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US Financial Regulator Launches Unit to Police Cyber-threats

The US Securities and Exchange Commission has announced it is setting up a special unit dedicated to identifying cyber-related misconduct.

The announcement came days after the top US financial regulator disclosed that it had been the victim of a hacking attack in 2016, and that the perpetrators may have been able to profit from the information.

In a statement the SEC said the new unit, which has been in the works for months, "will focus on targeting cyber-related misconduct" including market manipulation schemes, hacking and intrusions into retail brokerage accounts. 

"Cyber-related threats and misconduct are among the greatest risks facing investors and the securities industry," said Stephanie Avakian, co-director of the SEC's Enforcement Division.  

"The Cyber Unit will enhance our ability to detect and investigate cyber-threats through increasing expertise in an area of critical national importance."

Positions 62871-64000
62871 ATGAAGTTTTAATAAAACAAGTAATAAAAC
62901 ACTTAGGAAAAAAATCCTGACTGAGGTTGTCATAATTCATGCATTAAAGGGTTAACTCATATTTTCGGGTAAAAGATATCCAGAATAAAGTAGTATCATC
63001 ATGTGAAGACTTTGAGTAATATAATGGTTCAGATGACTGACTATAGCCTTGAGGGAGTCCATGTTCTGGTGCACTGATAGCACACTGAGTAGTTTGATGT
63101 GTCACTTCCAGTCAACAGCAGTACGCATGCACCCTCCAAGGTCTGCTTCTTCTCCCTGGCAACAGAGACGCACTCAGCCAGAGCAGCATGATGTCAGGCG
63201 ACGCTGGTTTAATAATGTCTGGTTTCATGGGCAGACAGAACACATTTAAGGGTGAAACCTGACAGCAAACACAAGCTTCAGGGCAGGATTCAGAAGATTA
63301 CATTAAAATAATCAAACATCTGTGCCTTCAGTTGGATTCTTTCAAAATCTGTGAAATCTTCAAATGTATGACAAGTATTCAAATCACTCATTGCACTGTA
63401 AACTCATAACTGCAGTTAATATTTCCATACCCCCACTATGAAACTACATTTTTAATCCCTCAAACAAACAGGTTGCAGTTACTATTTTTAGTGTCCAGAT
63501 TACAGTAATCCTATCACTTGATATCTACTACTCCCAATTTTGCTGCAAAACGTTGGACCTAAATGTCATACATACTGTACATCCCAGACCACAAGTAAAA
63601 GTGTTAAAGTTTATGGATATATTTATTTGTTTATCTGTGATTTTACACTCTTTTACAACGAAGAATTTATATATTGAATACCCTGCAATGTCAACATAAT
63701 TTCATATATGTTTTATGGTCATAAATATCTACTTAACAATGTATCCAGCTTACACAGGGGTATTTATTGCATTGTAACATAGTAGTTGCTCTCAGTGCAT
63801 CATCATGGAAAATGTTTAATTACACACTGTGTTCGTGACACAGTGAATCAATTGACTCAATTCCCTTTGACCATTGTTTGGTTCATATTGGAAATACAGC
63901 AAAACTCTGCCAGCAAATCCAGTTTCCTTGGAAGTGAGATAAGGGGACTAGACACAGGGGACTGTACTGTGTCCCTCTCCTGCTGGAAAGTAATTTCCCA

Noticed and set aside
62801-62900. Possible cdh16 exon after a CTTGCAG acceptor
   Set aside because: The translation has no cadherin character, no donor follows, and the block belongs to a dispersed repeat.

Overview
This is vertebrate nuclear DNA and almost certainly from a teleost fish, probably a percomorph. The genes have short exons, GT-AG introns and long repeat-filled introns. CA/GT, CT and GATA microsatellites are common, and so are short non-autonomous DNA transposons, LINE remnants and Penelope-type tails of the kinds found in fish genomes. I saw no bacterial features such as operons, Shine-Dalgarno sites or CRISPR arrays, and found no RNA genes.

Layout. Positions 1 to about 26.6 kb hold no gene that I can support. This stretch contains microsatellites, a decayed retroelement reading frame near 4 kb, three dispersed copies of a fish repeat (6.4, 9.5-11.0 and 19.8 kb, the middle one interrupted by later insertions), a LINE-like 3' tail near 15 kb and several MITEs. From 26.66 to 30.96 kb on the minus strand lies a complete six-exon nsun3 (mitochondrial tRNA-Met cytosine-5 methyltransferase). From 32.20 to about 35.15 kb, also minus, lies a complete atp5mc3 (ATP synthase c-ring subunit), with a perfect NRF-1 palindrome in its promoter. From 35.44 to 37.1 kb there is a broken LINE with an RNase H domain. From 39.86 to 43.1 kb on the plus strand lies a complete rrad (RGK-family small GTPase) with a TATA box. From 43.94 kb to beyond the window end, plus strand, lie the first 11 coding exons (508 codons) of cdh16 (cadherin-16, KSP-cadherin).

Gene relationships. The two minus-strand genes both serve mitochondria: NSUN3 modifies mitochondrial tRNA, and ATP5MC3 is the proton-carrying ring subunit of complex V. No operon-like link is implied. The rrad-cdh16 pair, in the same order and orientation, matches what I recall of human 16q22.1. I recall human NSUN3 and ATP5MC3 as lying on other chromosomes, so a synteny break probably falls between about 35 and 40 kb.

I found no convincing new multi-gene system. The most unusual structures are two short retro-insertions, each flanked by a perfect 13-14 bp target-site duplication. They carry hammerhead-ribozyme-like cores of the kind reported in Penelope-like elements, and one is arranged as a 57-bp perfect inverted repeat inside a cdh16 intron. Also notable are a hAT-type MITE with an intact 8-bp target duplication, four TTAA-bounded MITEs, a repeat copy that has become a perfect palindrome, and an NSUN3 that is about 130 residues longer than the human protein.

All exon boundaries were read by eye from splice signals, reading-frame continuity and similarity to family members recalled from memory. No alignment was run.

The attack on the SEC targeted the agency's EDGAR database, which contains data from publicly traded companies such as earnings statements and corporate transactions.

A "software vulnerability" was quickly fixed after the intrusion was discovered, but the hackers had already been able to access "non-public information," the SEC said of the cyber-attack.

The news came on the heels of one of the worst-ever breaches of personal data, revealed after the American firm Equifax announced it was the victim of a hacking attack that compromised the personal data of more than 140 million Americans, 400,000 Britons and 100,000 Canadians.

Deloitte also acknowledged Monday that its computer systems had been targeted but insisted the consequences were limited.

In its announcement Monday the SEC also said it was launching a "Retail Strategy Task Force" aimed at identifying "misconduct impacting retail investors."

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